How to save money while paying down debt
When you are trying to pay down your debt, why would you bother putting money in savings? Isn’t it smarter to put all your money towards paying your debt more quickly?
Actually, putting money into savings while paying down debt is a crucial component of your debt repayment strategy and here’s why:
“While it can seem like taking money away from your debt repayment is slowing your progress down, you are actually creating an emergency fund to cover expenses in cash. If you encounter unexpected expenses while paying down debt, you’ll be forced to turn to credit to cover costs, not only erasing your debt repayment progress, but potentially creating even more debt than you’ve got right now,” says Jeff Schwartz Executive Director, Consolidated Credit Counseling Services of Canada.
Set a goal for your savings
While there are varying schools of thought on how much you need to have in emergency savings, it’s a good idea to have at least three months’ worth of expenses on hand. Set this as a goal and develop a strategy as to how you are going to achieve this. It may very well take time, but remember, every little bit helps and you are taking major steps towards a debt-free future.
Find room in your budget
“You may not think that you’ve got any spare cash to devote to savings, but you’d be surprised at how much you might have if you retool your budget a little,” says Schwartz.
Determine what your necessary expenses, including your minimum debt repayments are. Determine how much extra you can devote to debt payments. Beyond that, try to reduce unnecessary spending and put that money in savings, literally.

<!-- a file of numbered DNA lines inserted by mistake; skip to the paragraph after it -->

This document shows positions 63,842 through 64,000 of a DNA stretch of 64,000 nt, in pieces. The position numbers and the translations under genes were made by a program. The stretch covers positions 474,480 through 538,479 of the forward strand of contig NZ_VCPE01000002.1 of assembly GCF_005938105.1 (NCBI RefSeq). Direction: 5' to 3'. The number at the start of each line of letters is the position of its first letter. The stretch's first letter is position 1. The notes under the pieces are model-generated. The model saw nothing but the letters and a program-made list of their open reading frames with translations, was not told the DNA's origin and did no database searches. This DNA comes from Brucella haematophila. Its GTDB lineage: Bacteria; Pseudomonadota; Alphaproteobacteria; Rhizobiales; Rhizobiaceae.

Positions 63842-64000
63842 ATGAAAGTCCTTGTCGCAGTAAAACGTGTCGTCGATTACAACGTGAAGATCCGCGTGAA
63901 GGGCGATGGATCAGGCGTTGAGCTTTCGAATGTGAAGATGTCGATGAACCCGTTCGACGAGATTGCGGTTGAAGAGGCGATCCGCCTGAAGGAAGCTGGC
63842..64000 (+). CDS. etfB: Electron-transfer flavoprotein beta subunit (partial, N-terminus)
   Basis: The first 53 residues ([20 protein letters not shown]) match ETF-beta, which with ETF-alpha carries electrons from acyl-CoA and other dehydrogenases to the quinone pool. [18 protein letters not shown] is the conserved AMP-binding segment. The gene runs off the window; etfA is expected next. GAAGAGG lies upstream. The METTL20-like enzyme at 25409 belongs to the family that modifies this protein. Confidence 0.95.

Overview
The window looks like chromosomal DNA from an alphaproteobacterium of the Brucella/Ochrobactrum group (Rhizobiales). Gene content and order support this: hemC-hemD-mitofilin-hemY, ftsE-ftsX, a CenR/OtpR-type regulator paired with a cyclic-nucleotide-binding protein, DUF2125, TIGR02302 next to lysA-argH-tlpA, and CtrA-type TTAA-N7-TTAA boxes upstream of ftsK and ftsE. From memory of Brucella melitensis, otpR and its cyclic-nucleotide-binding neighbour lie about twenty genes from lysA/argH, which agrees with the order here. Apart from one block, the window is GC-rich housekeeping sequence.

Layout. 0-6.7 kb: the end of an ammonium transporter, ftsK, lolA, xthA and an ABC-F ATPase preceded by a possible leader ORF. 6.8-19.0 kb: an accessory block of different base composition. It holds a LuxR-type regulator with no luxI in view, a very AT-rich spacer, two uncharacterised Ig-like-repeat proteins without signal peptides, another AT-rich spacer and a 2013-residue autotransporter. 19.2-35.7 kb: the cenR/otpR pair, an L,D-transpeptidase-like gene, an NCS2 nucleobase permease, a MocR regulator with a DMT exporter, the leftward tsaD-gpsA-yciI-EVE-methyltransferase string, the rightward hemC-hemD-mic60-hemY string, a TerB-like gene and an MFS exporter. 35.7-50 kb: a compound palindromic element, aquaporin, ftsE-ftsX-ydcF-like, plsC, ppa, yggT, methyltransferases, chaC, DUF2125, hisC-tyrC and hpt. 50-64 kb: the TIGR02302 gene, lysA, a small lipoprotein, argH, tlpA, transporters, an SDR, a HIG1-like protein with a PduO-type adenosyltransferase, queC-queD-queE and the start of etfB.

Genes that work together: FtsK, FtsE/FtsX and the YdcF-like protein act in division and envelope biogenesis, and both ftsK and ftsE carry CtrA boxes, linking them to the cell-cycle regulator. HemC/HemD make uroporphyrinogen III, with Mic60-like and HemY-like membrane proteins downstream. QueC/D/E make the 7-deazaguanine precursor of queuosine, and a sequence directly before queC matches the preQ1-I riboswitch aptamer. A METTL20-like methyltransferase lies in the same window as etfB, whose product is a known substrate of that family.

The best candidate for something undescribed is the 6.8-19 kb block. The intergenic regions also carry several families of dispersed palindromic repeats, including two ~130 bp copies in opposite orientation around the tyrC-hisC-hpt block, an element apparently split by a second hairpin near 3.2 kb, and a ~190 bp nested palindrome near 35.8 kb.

Take the money that you’d spend eating out and put it in a savings jar. Walk instead of driving your car and contribute the gas money to the savings, and so on. It can be motivating to indicate progress visually.
Pay your bills on time
If you’ve decided to pay down your debt, make sure that you pay bills on time, every time. If you don’t, you’ll accumulate late charges and extra interest, which is going to make it hard for you to reach your savings or your debt repayment goals.
Better yet, pre-pay your bills with a set amount. This will make sure that they are paid on time, as well as ensure that you are putting the extra amount that you’ve allocated towards your debts.
Tap into all your resources
Does your employer offer any savings programs that you aren’t taking advantage of, like matching savings contributions (which many do for retirement savings) or other savings tools? It can be handy to have savings deducted right from your paycheque to make the process seamless.
Multi-task with your savings
If you’ve already got a start on your emergency savings, consider branching out into saving for your retirement with an RRSP which will help you address a few goals at once. You are saving for your retirement; you can use those savings for a house down payment or to further your education, reducing your need for debt for those goals. Avoid withdrawing from your RRSP for short term expenses though. Rely on your emergency savings first.
You will also likely get a tax refund from your RRSP contribution, which you can use to pad your emergency savings even more.
Having trouble addressing multiple financial priorities because your debts are too high? We can help. Call us at or visit our free online debt analysis .